Underlying the story are very real issues of aging, family values, greed, and genetic manipulation. One can't help but examine one's own attitudes. If eternal life and youthful appearance were options -what price would we be willing to pay? Braver makes us comprehend potential sacrifices - the effect on our relationships and the world at large. I appreciated the humanity and sensitivity expressed and the moral challenge to embrace life as it is - not as it might be!

Elixir will make a great flick - but be sure to read the book first - you'll be glad you did!

The Brothers of Gwynedd: Comprising, Sunrise in the West, the Dragon at Noonday, the Hounds of Sunset, Afterglow and Nightfall
Published in Paperback by Headline Book Pub Ltd (1990)
Authors: Edith Pargeter and Ellis Peters
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Medieval fiction of the highest quality
Set in 13th century Wales, this book reads like an legend of King Arthur packed with tales of chivalry, gallant heroes, ladies imprisoned in castles, characters with "the sight", kindly monks and many, many battle scenes. This is the fictional account of Llewelyn, last Welsh prince of Wales, told through the eyes of Samson, Llewelyn's chronicler and closest friend, and Samson's own personal history of mysterious parentage and his love for the enigmatic yet evasive Cristin.

The stories of Llewelyn's struggles with his own brothers, especially dark and wild David, his battles with the English (Norman) kings, Henry III then later his son Edward, & the alliance with Simon de Montfort in the English civil war were all familiar to me through the works of Sharon Kay Penman, but I enjoyed "The Brothers of Gwynedd" considerably more. Penman's style, to use an expression several other reviewers have alluded to, is too much like a Harlequin romance, gushing with characters that belong more in the 20th century than in medieval times. "The Brothers of Gwynedd" was pure enjoyment to read with great attention to detail and physical descriptions, it seemed to me to have a more authentic medieval feel to it and was as beautiful to read as a fairy tale.

This is a long book but a real page turner, one of those you'll wish could keep going forever. The way the English appropriated the lands of the Welsh, through legal trickery, divide & conquer tactics and outright aggression made me think this was practice for treatment of aboriginal peoples in the newly "discovered" worlds to come. I recommend this to anyone who enjoys medieval fiction or is interested particularly in stories about Wales and it's princes, Simon de Montfort or the Plantagenets.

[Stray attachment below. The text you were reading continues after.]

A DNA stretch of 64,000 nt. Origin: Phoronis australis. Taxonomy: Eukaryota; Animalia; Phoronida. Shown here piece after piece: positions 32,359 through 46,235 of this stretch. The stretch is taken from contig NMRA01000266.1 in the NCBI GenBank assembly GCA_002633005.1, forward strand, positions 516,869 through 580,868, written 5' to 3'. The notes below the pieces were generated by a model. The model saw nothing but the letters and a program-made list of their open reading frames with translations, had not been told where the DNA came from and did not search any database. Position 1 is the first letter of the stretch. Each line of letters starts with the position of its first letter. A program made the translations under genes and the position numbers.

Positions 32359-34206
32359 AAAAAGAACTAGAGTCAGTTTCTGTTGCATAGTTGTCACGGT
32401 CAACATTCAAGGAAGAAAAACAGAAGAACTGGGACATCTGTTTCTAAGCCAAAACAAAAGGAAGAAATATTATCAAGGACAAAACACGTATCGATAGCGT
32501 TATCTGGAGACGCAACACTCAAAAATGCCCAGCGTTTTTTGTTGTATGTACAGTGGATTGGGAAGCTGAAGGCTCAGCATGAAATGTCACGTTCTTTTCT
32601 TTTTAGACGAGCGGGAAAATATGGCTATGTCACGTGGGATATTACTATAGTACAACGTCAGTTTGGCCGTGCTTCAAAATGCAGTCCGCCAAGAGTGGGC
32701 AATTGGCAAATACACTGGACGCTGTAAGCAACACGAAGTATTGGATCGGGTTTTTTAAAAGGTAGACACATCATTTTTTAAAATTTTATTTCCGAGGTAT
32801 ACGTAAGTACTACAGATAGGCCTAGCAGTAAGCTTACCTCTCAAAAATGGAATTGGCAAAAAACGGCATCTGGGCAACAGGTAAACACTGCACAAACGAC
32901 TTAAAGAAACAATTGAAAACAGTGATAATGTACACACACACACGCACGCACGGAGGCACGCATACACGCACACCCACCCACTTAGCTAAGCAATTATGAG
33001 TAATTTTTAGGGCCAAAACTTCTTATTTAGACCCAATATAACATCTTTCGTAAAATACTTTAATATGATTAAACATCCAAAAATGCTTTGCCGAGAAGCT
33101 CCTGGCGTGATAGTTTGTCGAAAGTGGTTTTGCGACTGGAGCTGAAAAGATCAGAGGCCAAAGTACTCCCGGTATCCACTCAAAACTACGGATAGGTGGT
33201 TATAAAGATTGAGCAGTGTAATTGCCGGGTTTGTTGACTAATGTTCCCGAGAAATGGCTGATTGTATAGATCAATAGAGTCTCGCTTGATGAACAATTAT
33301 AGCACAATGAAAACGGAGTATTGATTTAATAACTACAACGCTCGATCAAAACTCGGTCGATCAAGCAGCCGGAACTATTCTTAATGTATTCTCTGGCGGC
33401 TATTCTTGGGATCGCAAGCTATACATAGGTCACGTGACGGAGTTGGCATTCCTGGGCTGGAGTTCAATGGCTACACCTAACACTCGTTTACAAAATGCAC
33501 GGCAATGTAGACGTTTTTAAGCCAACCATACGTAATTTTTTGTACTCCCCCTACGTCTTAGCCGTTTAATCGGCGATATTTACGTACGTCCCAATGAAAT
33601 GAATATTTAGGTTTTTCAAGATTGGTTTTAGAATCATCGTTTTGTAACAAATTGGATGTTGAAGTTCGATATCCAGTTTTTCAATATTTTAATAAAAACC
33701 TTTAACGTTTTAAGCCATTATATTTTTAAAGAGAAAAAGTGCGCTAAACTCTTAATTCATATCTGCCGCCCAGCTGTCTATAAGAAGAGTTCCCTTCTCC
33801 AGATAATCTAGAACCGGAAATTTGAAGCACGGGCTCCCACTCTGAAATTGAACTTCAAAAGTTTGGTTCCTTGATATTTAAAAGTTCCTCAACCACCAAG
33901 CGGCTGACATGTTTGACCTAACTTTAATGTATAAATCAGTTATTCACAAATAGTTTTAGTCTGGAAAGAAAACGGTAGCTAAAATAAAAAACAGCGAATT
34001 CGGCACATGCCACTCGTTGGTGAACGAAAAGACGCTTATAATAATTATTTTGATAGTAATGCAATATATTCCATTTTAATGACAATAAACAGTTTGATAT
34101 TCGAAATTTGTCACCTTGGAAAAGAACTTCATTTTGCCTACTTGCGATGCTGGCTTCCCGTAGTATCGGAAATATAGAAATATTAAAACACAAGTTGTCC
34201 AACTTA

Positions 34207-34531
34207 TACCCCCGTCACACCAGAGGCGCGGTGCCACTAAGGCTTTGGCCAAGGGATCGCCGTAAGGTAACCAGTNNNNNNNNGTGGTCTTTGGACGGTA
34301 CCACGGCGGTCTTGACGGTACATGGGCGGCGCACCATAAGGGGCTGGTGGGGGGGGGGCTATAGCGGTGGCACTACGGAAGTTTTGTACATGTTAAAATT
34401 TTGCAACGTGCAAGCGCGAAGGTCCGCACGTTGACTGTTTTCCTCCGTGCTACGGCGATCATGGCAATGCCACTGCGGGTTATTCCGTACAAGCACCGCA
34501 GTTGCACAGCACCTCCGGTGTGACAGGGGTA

a great great book
This book moved me very much. It's been one of those books that I hate to finish. I am going to miss going to medieval Wales every night. I truly feel a sense of loss. I read this book slowly over three or four months, and by the time I got to around halfway, I was so intrigued I could hardly put it down. I had read SK Penman's The Reckoning and found it not nearly so fascinating. To me Penman's way of writing is not so deep, nor so profound, as well as smooth, flowing, and knowledgeable as Edith Pargeter's. She manages to transport you, through the trust she inspires with her quiet, inobtrusive knowledge of the medieval world, and by her authenticity and honesty, into a dream-history world. And, as another reviewer said, it is refreshing to read a historical novel with no harlequin-romance characteristics. It drew me in, gradually, until I was spending much too much time reading, staying up late at night, and now that I am done with it, I find I can't quit mourning for David, and for Llewelyn. I keep thinking about them, in their castles, up in the mountains, trying so hard to maintain their culture and their independence, striving to do what is right, and I feel so drawn to this sad, proud story. . I never even knew ANYTHING about this story of Wales until now, and I am 37 years old. This tale of Edward taking over Wales reminds me in a way of the Americans' treatment of the natives (Irndians) in the history of America. This author did a GREAT job of telling this story. I want to write a letter to her but have heard that she died recently? A very moving, informing, fascinating story, the kind I love to find. I will never forget it, I feel like I knew and loved these characters. Her portrayal of David is particularly moving to me, he is so very loveable, with his faults and his up and down emotions, his jealousy and love of his older brother, and his heartbreakingly true love for his wife and their children. I want to know more about these people!!! I really loved this book. I know I will read it again sometime. It's got to be one of the best books I've ever read, and I've read MANY books. I prefer this book by Edith Pargeter, as well as her Heaven Tree Trilogy, to her popular Brother Cadfael mysteries, but all of them are excellent.